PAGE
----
Whitechapel Women's Growing Club 

In 2016, a new partnership was developed with the Stepney Farm, supported by funding from Southern Housing to develop a Whitechapel Women’s growing Club, by developing the open space within the perimeters of the Fieldgate Mansions Community Centre into a growing area, as well as improving the established urban garden at the premises of Stepney Community Trust – both designed for Southern Housing Group residents

The project commenced in January 2016 and ran for one year. The outcomes have been the development of very active growing areas outside the tenants’ hall and improvements at the Stepney Community Trust’s urban garden.

This project also involved organising a harvest festival to eat together and enjoy what the women grew. As the harvest festival was designed for a larger group of people, the project organised organised a trip to Enfield Farm to enable the local women to go for a day trip, walk around the farm, get inspiration for growing and buy items for both their own home consumption and for cooking for the festival, which was held on 4 September 2016.


Since the completion of the project in December 2016, Stepney Community Trust has supported between 6-10 local women to gain access to the community growing areas at Stepney Farm to grow their own vegetables and herbs.

Small Space, grow More

In 2014, the Stepney Community Trust received funding from the Big Lottery Fund to develop an urban garden - called Small Space, Grow More - for local people on a small piece of open space at the back of the centre. The project created six separate growing spaces with raised beds, recruited twelve local people, mostly Bangladeshi women, and allocated spaces for growing.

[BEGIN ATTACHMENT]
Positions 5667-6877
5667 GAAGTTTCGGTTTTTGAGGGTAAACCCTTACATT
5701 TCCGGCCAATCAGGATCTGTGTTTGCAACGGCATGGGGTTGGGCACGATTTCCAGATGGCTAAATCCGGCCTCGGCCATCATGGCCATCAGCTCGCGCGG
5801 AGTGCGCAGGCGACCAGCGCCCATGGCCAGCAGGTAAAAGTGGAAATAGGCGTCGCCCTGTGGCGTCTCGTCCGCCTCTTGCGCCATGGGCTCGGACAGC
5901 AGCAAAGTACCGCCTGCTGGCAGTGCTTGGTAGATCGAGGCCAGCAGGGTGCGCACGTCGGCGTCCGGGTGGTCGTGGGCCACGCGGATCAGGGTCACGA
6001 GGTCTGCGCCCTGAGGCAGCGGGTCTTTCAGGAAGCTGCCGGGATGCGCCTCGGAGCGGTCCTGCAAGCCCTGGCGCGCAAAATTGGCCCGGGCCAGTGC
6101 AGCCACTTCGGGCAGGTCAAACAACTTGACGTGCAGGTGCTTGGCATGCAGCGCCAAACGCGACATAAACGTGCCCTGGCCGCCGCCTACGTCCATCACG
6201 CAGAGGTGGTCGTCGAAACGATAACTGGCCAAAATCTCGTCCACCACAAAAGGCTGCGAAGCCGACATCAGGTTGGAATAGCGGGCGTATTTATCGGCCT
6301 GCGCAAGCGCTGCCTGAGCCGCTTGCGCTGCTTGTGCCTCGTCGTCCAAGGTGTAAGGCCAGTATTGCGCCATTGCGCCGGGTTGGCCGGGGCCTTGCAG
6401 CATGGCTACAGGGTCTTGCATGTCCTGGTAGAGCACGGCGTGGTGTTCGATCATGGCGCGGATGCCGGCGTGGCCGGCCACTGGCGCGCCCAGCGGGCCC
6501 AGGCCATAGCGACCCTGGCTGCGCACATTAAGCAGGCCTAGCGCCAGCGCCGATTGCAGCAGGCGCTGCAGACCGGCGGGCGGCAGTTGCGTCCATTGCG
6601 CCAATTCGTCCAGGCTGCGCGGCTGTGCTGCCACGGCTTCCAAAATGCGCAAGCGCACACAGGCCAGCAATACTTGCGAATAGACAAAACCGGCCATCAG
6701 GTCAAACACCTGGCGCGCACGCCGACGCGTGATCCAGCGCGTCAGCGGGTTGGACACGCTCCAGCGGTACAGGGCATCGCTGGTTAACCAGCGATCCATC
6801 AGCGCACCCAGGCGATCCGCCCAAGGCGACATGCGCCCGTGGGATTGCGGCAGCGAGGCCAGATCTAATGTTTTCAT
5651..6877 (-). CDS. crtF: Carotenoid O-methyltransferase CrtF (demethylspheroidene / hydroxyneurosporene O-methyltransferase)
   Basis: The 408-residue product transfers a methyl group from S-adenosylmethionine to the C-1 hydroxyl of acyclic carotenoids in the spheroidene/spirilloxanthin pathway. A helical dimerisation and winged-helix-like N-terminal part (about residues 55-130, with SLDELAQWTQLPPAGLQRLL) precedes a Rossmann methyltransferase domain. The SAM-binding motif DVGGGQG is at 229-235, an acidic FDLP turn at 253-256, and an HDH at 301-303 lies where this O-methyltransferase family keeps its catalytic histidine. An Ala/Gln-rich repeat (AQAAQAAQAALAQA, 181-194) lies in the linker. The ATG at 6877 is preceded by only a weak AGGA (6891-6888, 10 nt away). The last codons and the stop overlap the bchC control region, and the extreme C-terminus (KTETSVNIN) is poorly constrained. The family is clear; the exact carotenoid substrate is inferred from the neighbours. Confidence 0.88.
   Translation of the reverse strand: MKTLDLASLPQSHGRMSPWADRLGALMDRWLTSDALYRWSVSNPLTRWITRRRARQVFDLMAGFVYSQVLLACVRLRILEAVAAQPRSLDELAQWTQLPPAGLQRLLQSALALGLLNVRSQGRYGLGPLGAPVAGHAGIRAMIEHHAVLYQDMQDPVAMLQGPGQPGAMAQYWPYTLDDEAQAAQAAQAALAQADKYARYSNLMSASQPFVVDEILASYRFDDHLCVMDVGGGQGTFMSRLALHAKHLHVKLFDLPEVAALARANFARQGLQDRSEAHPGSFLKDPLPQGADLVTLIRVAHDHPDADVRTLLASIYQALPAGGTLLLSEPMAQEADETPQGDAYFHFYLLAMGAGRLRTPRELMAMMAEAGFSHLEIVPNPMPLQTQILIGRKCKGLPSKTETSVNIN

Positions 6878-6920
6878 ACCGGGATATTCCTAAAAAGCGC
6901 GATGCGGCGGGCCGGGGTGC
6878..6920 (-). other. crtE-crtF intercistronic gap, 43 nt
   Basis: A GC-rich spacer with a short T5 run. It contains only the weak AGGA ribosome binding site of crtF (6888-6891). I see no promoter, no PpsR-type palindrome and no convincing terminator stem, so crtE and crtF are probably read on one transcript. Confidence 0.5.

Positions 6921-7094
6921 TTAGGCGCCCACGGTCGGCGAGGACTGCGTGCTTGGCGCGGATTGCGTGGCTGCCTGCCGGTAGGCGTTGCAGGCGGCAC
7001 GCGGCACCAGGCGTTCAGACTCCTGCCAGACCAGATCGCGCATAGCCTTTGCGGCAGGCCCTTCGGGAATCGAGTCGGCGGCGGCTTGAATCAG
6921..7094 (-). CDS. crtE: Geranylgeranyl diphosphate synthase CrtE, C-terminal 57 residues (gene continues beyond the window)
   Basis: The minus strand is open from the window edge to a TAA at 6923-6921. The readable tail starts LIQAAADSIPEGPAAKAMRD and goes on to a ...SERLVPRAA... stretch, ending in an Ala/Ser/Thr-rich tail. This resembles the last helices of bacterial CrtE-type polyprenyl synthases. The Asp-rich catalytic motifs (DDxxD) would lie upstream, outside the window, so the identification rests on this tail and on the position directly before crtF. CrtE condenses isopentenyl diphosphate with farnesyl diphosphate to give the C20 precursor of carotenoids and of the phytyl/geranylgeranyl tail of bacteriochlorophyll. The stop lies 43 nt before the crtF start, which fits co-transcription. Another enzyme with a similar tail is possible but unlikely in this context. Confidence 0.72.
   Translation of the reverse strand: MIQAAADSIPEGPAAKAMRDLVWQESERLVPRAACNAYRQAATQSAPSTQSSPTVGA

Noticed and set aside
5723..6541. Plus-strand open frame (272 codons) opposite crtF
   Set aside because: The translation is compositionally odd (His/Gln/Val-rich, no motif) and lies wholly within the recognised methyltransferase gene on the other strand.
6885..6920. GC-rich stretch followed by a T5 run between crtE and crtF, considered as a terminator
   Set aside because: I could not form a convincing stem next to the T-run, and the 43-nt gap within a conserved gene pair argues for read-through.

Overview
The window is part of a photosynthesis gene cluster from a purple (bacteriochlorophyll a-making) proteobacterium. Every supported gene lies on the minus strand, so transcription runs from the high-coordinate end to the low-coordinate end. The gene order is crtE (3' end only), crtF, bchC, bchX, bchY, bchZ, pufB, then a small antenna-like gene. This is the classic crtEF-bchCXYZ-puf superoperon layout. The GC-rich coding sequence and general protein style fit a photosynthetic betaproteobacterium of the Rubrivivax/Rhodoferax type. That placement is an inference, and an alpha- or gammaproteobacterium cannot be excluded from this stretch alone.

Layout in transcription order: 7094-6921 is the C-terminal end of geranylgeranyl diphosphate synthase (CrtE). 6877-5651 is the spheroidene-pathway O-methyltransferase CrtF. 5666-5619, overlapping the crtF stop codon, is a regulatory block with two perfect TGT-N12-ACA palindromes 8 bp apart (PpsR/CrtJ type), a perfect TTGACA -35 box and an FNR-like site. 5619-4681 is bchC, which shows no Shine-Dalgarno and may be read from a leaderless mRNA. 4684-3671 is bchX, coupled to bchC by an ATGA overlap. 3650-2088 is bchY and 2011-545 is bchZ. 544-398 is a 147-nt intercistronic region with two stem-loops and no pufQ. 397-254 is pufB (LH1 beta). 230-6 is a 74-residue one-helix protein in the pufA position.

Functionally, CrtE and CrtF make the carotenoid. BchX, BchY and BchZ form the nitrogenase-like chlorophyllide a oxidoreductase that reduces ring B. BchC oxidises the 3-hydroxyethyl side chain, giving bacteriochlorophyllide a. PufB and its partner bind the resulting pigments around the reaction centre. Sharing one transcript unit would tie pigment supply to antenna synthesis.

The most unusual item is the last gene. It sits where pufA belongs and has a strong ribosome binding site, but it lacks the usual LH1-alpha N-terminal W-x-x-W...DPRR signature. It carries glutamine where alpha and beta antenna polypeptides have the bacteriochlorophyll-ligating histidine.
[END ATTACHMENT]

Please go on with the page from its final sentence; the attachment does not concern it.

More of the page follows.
As part of the process, the project engaged with Spitalfields Farm and Women’s Environmental Network to provide expert advice and training (theoretical and practical) to the community participants to learn about growing, looking after the plants and harvesting. The training involved both visits to the Farm and trainers from the Farm and Women’s Environmental Networking coming to the centre, and covered the following areas:

•    The principles and practices of urban food growing

•    Skills to grow your own food

•    What to grow

•    How to grow in small spaces

•    Plant maintenance

•    Watering

•    Harvesting

•    Composting

•    Sustainability

At the end of the project, there was a cooking session by the participants who cooked what they grew and shared with others as part of a mini harvest festival held in September 2014 at Fieldgate Mansions Community Centre

After the end of the funding for the project, the women continued to grow in the allocated growing spaces, without additional expert support.

Urban Garden Project

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